This week I returned to Greenville, S.C., where I had my first job at The Greenville News from 1990 to 1992. To be honest, I barely recognized the place, which has grown from a sleepy burg with a deserted downtown to a vibrant and bustling city with nice restaurants and an impressive arts scene.
To be fair, the city probably doesn’t recognize me, either. I wasn’t much of a woodworker (or a writer, for that matter) when I started work there in June 1990. But walking around its streets reminded me of a few important lessons the city taught me.
This is where I fell deeply in love with furniture. One of the newspaper’s photographers, Owen Riley, collected Arts & Crafts everything. His apartment, which was above mine on Atwood Street, was packed with original pieces that would make a modern-day collector freak the heck out. Owen spent hours telling me about every piece he owned. He explained the American Arts & Crafts movement to me in a way that cut deeply. He loved the furniture. But he also adored the textiles, the bookmaking, the ceramics, the philosophy – all the stuff that came before the movement became huge and flamed out.
He also took me on his sorties into the country to collect the stuff. And we peered in the darkness together at farmer’s markets and junk sales to look for spindles and the flash of medullary rays. This was the first step I took (without my father or grandfather) toward making furniture.
The newspaper hardened me into a writer who loved (and still loves) the front lines of the profession. I saw my first shooting victims here, piled up in the back seat of a car in the city’s now-fashionable West End. I interviewed my first murderer. Smelled my first trailer fire (hot plastic). Was interrogated by the State Law Enforcement Division. And was generally threatened almost daily. And once I was shot at during a drive-by.
Though I didn’t know it, this prepared me for the internet.
Experiences such as those usually tumble reporters into the editing ranks. Not me. Once I got a taste of the writing life, I never left it. At Popular Woodworking Magazine I was encouraged on an almost-yearly basis to become a manager or a group publisher or worse. I refused. I build and write every dang day. That habit started in this town, and I am indebted to Greenville forever for that experience.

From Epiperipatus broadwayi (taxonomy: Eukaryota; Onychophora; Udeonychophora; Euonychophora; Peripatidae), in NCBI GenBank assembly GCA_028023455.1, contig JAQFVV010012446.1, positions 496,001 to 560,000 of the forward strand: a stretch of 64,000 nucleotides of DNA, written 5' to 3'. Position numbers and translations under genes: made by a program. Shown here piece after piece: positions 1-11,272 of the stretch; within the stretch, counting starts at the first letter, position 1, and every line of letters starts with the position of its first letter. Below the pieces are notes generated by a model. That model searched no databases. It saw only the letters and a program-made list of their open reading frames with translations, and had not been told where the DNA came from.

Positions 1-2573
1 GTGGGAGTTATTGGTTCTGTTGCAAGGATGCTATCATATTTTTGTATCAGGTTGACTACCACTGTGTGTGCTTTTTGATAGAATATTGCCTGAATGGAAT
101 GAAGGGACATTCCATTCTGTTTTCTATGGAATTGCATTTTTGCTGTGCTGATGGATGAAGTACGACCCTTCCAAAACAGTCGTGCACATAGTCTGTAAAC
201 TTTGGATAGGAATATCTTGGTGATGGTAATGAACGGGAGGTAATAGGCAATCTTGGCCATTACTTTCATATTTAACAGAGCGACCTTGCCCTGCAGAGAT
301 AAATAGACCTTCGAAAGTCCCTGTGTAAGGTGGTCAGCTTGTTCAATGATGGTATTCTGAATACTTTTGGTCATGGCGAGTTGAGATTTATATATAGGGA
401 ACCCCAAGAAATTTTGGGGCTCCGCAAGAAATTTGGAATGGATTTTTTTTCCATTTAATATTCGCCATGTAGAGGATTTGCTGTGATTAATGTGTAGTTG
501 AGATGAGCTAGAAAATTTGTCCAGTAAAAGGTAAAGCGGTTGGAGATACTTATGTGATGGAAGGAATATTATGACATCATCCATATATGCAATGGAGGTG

My visit here this week has been surprisingly murder-free. I was invited by the Greenville Woodworkers Guild to offer a couple days of training and then speak to the club members. I don’t do many club events – I’d be on the road all year if I did. But during the last six years or so I’ve heard crazy rumors about the Greenville Guild. About its facility. And its members. I decided I needed to see for myself.
The Guild’s building is, honestly, like nothing I’ve ever seen. It features a shop that is cleaner and better equipped than most medium-sized commercial shops. There’s a bench room with 10 workbenches. An auditorium for 300. Lumber and project storage. A gallery. And lots of other areas of the building I didn’t get to explore.
New members pay a $200 initiation fee and then a $150 yearly fee and get to use the shop. That’s an incredible bargain. I’d join just for the access to the multiple wide belt sanders and 24” planer, but the commute would stink.
If you live in the Upstate of South Carolina, it’s an amazing resource and worth joining (as an anarchist, that statement is not easy to write). If every city had a place such as this, the craft of woodworking would be fundamentally transformed for the better.
— Christopher Schwarz
31 thoughts on “Another Greenville”
I always get jealous when I read about one of these fantastic clubs/guilds/co-ops. Good for them.
Is that carpeting in the bench room?
Great blog from a great writer and even better craftsman.
Yes, that is carpet. When we took over the building, that portion was a Christmas shop, and, after some bad experiences removing the old carpet we let it remain. The old carpet was broadloom, and the unraveling strands became a safety hazard and also ruined a couple of vacuums. We replaced the broadloom recently with commercial carpet tiles, which are much more durable. We did have to purchase an army of vacuums with beater bars.
Thanks for your comments.
yes just install new carpet most thru out the building except for the machine floor
Yes it is. There is even carpeting in the main shop where the large work tables are. Amazing place and I proudly say I am a member, mentor and supervisor.
Chris, I attended your presentation on chair design and bio-metrics last night at the Guild and enjoyed it very much.
Your research is bring back many lost facts and techniques to woodworkers everywhere.
johncashman73, yes the bench room and work areas in the machine room are carpeted. The areas around the machines are concrete.
The Guild IS a fantastic resource with woodworkers of all levels willing to help each other and produce amazing projects for themselves and various local charities. I participate in the Guild’s toy program which made over 1000 toys that were given to local charities last year.